Plymouth County Probate

and Family Court

Hours:  8:30 AM - 4:30 PM
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Massachusetts Court System Probate Division

 

 

 

 

 

 

 

 

 

Information for Pro-Se Litigants

Staff Assistance

The Massachusetts Trial Court has advised the Plymouth County Probate and Family Court employees of things that the Court staff Can and Cannot do for you.  We are here to help you in any way that we can.  However, we are allowed to help you only in certain ways, since we must be fair to everyone involved in your case.

Many Probate and Family Law matters involve complex and valuable legal rights.  You should always speak with an attorney before filing papers.  Please ask court staff for a list of local lawyer referral services and legal aid agencies. 

Below is a list of some of the things the Court staff Can and Cannot do for you.  Please check out this list carefully before asking for help. 

 

WE CAN WE CANNOT
Give you a list of lawyer referral services and legal service agencies Recommend a lawyer or give you legal advice.  Only your lawyer can give you legal advice.
Provide you with a list of law libraries which are open to the public. Provide Legal Research.
Explain and answer questions about how the court works Tell you what words to put on forms.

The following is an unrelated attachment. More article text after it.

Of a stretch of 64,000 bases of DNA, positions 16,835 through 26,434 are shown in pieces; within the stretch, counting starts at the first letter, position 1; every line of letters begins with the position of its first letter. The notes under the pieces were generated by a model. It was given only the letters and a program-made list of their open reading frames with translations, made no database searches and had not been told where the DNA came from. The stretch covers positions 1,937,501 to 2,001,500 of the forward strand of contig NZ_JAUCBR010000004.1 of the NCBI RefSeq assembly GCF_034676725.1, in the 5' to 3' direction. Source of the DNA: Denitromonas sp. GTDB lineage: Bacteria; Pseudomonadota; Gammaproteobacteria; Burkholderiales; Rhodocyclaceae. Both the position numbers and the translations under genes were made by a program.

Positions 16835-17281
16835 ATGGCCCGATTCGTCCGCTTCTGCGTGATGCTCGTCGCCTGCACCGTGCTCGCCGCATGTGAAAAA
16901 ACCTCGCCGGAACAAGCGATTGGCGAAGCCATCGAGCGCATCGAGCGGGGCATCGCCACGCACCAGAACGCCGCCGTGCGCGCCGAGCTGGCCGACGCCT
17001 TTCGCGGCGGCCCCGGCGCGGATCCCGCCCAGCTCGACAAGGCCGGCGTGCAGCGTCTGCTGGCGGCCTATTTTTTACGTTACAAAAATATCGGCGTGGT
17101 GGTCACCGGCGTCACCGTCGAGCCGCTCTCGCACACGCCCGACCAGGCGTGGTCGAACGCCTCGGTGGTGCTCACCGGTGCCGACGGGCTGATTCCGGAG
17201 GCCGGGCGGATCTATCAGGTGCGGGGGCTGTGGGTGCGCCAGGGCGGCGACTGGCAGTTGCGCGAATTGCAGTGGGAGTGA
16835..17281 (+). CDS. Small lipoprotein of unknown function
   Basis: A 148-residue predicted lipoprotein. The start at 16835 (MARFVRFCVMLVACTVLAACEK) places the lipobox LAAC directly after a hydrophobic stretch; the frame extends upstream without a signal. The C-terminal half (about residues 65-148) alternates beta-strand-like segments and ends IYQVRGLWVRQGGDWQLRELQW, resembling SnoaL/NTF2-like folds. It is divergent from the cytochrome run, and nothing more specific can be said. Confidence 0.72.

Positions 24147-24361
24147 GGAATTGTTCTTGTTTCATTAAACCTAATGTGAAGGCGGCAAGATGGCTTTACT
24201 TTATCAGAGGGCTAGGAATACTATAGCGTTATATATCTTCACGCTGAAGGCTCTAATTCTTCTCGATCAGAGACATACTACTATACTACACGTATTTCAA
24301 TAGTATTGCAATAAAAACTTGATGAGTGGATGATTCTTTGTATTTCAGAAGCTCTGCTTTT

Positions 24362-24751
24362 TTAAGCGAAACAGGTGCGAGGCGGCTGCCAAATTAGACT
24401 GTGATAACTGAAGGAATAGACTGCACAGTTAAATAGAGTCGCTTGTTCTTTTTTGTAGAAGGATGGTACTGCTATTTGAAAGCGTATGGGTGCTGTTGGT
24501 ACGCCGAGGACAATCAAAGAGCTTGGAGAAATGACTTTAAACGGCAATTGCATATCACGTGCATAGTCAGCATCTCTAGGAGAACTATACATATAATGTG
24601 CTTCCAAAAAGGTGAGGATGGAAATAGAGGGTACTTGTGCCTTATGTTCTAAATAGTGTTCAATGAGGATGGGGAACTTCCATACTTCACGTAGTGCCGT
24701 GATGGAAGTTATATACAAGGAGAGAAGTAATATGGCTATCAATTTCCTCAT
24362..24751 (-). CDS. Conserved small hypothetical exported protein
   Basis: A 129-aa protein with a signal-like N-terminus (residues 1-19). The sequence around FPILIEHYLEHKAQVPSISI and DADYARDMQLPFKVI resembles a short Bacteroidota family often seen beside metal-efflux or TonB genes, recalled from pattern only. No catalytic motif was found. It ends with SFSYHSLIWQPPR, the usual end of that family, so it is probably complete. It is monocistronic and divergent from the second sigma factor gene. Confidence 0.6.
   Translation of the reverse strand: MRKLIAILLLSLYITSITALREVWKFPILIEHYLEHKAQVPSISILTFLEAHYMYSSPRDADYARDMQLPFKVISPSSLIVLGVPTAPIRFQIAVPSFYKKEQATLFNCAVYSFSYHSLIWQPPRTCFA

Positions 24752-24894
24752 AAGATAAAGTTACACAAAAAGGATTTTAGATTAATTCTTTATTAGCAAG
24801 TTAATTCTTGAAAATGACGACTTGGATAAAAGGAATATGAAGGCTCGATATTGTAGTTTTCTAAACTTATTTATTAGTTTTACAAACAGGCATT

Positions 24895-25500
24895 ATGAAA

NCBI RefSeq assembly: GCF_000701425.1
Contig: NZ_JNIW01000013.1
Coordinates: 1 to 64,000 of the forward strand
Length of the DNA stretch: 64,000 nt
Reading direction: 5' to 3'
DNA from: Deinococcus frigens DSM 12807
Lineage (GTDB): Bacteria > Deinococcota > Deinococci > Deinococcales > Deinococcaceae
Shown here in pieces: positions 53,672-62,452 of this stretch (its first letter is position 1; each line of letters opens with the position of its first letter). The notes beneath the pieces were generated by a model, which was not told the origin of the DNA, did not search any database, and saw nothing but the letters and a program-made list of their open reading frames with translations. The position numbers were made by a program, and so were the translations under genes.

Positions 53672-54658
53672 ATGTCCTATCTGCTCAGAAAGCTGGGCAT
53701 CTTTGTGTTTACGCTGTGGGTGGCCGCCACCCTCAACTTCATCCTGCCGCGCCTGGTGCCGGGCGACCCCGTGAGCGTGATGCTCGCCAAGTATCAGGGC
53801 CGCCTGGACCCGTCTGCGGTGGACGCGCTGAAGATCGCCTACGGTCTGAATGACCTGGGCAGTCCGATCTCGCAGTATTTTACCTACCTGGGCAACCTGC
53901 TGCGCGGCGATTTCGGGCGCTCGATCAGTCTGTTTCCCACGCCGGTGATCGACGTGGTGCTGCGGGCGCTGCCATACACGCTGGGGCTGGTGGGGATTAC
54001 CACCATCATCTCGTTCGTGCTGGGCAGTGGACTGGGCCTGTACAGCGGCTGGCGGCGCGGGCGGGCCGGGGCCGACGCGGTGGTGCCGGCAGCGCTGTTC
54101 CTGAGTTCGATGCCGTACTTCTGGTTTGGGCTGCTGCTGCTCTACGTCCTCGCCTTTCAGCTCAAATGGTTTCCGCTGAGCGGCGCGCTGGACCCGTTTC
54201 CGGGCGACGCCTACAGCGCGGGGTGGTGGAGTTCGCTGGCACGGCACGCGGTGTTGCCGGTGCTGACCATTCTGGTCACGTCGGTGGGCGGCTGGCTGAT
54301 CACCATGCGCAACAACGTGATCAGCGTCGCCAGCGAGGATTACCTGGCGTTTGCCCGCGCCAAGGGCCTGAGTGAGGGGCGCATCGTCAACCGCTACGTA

Tell you what the requirements are to have your case considered by the court Tell you whether or not you should bring your case to court.
Give you some information from your case file. Tell you what to say in court.
Provide you with court forms to begin a case Give you an opinion about what will happen if you bring your case to court.
Provide you with basic direction on how to fill out the forms. Give you any information that we would not give to the other person in your case.
Check forms for completeness. Talk to the judge for you about what might happen in your case
Usually answer questions about court deadlines, rules, procedures and practices. Tell you a judge’s decision until it is issued by the judge.
Tell you how to get a case scheduled Let you talk to the judge outside of court.
Change a judge’s order.